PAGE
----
16. Survey tasks: • Document equipment location by Inspection Area • Photograph each item surveyed • Include unique identification number to each item (tag numbers) • Describe each item surveyed • Inspect and document Primary Securing method(s) • Inspect and document Secondary Retention method(s) • Record equipment condition as Pass or Fail, including comments (ie Satisfactory or Reason for Failure) • Record inspection frequency (ie weekly, monthly) as recorded in the Equipment Family Inspection Criteria • Generate a Failed Items List Survey and Inspection

  17. Survey and Inspection

  18. Survey and Inspection

  19. Survey and Inspection

  20. Example Equipment Family Inspection Criteria AREA 1 : Derrick/Mast and Traveling Equipment Derrick Equipment Zone 1 (A-Frame / Crown / Water Table) Survey and Inspection

  21. Survey and inspection for construction industry: • Recommendation to conduct survey/inspection on a routine basis • Eg. survey should be done upon installation of tower crane, formwork, scaffold etc. which have drop potential • Initial survey helps to produce inventory of equipment used at height • Initial survey output can be basis for determining frequency for subsequent surveys/inspection • Maintenance of critical equipment can also be determined through survey and inspection output • Essential to have inspectors/surveyors to have sufficient knowledge and experience in DROPS for survey/inspections to be effective Survey and Inspection

  22. Static and Dynamic Dropped Objects • Dropped Object Management System (DOMS) effective in reducing frequency of static dropped object incidents Control Measures : Static and Dynamic Dropped Objects

  23. Behavioral factors more dominant in controlling dynamic dropped objects Static and Dynamic Dropped Object

  24. Examples of static dropped objects in a work site: • Scaffold and its parts • Formwork • Tower crane etc. • Compared to offshore environment, risk of static dropped object in construction worksite is lower but less precautions are taken • What is done in the oil and gas industry: • Secondary retention system on objects placed at height • Designing equipment at height with consideration for DROPS • Minimizing need to place objects at height • Pre-commissioning/installation inspection • Periodic inspection through use of picture book Managing Static Dropped Objects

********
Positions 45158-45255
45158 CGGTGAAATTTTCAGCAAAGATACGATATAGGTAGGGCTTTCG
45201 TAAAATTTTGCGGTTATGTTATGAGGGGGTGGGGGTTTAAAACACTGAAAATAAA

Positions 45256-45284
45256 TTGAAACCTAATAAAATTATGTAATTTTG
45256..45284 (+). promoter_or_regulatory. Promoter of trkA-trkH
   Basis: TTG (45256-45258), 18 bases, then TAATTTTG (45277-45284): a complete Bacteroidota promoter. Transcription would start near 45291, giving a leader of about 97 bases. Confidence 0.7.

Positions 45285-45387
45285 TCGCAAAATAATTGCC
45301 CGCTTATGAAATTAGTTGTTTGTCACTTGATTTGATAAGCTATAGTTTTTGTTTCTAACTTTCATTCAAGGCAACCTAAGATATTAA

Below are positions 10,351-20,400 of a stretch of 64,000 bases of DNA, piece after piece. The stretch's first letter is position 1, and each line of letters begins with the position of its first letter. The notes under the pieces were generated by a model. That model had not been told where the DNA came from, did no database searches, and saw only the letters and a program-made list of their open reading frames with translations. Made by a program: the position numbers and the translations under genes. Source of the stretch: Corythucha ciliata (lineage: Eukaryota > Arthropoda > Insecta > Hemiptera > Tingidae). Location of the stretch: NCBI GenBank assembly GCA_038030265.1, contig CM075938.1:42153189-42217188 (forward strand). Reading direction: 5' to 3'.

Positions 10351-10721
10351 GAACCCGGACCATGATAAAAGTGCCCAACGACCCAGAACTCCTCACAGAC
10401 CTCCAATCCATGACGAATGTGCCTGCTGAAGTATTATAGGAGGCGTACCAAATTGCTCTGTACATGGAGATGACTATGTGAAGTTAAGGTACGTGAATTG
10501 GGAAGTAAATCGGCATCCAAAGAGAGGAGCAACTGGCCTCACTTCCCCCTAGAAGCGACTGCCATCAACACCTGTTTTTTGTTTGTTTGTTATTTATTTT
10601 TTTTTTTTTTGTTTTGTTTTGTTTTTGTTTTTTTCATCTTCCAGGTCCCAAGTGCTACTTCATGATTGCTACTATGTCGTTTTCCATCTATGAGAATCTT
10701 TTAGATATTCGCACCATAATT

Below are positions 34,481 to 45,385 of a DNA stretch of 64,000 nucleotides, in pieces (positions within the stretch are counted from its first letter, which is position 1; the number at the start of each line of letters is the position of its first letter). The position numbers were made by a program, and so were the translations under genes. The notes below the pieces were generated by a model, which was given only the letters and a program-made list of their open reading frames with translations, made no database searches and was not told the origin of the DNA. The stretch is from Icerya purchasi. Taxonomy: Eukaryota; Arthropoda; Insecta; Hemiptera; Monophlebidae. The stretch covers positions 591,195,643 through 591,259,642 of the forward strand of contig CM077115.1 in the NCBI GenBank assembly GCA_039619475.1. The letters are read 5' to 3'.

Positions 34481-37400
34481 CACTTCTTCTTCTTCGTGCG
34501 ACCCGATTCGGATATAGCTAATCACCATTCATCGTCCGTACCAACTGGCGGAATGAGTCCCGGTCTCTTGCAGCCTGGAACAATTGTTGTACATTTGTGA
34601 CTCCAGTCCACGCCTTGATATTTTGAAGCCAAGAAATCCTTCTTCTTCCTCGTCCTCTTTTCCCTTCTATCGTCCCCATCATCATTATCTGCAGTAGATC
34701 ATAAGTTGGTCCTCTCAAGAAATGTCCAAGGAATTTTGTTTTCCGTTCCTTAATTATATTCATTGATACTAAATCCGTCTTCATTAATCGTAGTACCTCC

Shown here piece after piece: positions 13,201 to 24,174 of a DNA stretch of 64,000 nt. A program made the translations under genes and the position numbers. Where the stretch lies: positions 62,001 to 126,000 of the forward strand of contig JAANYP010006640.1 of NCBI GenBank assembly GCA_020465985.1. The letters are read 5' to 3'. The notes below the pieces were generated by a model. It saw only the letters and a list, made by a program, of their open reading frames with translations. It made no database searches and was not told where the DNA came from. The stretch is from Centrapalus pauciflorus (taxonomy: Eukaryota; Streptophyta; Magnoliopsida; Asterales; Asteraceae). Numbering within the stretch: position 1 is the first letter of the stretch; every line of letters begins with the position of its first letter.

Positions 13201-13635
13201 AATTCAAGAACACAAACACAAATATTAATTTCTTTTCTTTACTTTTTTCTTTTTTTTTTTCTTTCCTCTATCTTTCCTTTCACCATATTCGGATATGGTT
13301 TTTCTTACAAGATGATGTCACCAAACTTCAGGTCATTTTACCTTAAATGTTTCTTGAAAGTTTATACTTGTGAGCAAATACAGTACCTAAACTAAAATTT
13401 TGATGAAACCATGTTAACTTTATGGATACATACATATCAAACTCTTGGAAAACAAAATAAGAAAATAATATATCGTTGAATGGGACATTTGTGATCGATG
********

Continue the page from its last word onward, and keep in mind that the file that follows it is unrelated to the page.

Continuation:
25. Managing static dropped object in construction industry: • Ensuring objects at height come with primary and secondary retention devices • Inventory of parts that has potential to drop • Produce picture book and use that as a mean to inspect after installation and periodic inspection • Use of equipment that has lower DROPS risk eg. clamp free scaffolds, bolts and nuts with locknut/pin • Commisioning/post installation checklist that includes DROPS check items • Zoning/Baricading of danger/high risk zone Managing Static Dropped Objects

  26. Primary and Secondary Retention PRIMARY SECURING DEVICES Nuts, bolts, screws Clamps, Brackets Turnbuckles Welding SECONDARY RETENTION Wire slings Encasement Lock Nuts Lock Wire Split pins, roll pins, spring clips Lock Washers, tab washers Clamp and safety chains Managing Static Dropped Objects

  27. Secondary Retention Managing Static Dropped Objects

  28. Example of dynamic dropped objects: • Hand tools • Material on crane etc. • What is done in the oil and gas industry: • Work at height tools • Red zones / No-go zones • Trained and competent lifting personnel • PTW for lifting operation • Managing dynamic dropped object in construction industry: • Promote use of work at height tools • Use concept of zoning • Improve competency and DROPS awareness of lifting personnel Managing Dynamic Dropped Object Risk